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Christmas Bird Counts

Dec 07, 2015

An early American holiday tradition was the annual Christmas bird hunt. Participants competed to count the most wild birds. Today, the Christmas Bird Count is a popular tradition around in the United States.

The Christmas Bird Count is the longest-running citizen-science effort in the United States. On a single day between December 14 and January 5, birders and scientists across the country count all of the birds seen from before sunrise to after sunset in their search area. Lead by the Audubon Society, the counts provide a snapshot of birds’ winter locations.

On a count, participants go afield for one day and list the number of individuals of each species they see. Their findings, when gathered together, answer questions such as, “How are the bluebirds doing?” and “What new birds are showing up?” Last year, more than 68 million individual birds and 600 bird species were counted in the U.S. and Canada.

The success of the counts depends on where they are located. Counters in south Texas would be disappointed if they didn’t record 200 species. By comparison, six countries in the Yukon once spent all day and listed only three birds–all ravens.

In the Central U.S. there are plenty of birds to keep counters busy. Look for announcements of the counts in newspapers and social media. You don’t need to be an expert to have an unforgettable outing.

The folks at the Audubon Society have curated this map that allows you to see the Christmas Bird Count circles across the nation, with contact information. Check it out!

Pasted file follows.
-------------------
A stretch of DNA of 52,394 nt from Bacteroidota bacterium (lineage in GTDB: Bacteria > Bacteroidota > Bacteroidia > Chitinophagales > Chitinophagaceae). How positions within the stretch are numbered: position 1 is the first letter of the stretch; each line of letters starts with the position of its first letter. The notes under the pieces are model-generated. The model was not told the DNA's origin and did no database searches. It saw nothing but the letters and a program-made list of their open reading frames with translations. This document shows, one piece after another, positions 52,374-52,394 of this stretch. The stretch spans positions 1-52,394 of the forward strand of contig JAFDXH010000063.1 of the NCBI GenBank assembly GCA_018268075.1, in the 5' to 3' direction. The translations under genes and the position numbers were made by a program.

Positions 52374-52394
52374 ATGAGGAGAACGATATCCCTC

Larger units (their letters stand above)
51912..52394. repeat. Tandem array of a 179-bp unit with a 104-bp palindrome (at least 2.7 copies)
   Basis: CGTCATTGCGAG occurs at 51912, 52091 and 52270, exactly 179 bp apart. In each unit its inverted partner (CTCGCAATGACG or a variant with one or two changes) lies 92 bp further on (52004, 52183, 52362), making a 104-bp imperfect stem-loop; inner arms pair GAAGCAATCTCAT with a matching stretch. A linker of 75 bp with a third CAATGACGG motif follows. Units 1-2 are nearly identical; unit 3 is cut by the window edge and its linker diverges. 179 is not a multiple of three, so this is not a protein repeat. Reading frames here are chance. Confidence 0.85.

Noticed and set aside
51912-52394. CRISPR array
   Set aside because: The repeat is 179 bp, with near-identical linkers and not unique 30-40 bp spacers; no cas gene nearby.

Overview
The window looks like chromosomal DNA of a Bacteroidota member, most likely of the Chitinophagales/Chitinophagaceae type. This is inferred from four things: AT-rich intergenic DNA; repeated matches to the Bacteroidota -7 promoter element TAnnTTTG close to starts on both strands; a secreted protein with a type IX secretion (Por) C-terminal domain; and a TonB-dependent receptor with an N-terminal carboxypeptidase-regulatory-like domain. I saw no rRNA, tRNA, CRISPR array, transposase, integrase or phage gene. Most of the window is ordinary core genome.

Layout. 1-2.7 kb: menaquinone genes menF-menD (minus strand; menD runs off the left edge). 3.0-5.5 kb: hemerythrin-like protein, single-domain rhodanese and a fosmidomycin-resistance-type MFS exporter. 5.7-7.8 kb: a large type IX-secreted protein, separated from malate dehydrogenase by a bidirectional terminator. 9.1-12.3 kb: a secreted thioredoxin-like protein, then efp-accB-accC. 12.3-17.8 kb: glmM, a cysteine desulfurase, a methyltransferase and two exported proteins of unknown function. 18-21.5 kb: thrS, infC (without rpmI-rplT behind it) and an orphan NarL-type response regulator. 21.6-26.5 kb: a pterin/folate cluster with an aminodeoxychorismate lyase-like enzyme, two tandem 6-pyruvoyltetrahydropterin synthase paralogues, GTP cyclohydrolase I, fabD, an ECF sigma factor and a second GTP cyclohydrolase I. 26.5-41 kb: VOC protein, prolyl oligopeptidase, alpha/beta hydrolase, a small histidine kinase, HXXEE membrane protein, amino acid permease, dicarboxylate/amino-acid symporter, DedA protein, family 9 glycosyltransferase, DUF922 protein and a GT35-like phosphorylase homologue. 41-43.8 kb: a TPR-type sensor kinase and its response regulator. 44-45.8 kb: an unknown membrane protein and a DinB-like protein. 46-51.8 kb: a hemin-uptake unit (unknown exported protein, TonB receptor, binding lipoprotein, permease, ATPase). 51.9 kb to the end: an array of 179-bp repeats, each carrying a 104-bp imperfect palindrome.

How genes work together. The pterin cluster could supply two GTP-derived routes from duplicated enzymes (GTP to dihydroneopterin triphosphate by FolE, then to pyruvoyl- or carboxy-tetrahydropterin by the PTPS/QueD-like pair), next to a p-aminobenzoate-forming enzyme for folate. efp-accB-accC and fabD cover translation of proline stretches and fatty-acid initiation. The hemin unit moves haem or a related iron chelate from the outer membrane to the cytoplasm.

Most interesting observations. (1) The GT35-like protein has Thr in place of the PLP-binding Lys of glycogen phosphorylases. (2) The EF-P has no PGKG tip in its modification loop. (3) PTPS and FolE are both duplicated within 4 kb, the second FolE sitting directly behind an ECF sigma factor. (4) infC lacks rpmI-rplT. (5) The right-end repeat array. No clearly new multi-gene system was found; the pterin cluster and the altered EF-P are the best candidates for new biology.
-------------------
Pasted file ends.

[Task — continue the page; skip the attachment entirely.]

Birding Tools

  • Binoculars: Look for a right eyepiece that focuses to adjust for individual eye differences, plus central focusing to adjust for various distances. Most popular magnification strength among experienced birders is either 7 x 35 or 8 x 40. Those larger than 10 x 50 tend to be overly bulky and difficult to hold steadily.
  • Bird ID Guidebooks: Our online field guide is a good place to start identifying birds you see in Missouri. We also recommend getting a couple of good print field guides.
  • Bird song recordings: Learning bird songs will quickly expand your ability to distinguish one species from another. Song differences are also the best way to identify certain look-alike species, such as alder and willow flycatchers.
  • Spotting scopes are popular with most advanced birders and are typically designed to magnify an object 20 to 60 times.

Learn more about birding in the MDC Field Guide.


Photo of a ring-necked pheasant cock in flight.
Ring-Necked Pheasant Cock in Flight
Pheasants and their relatives evade predators by making sudden, explosive bursts of flight.


An ornithologist instructs a group of schoolchildren how to birdwatch. Several of the children are holding binoculars.
Robinson Birding

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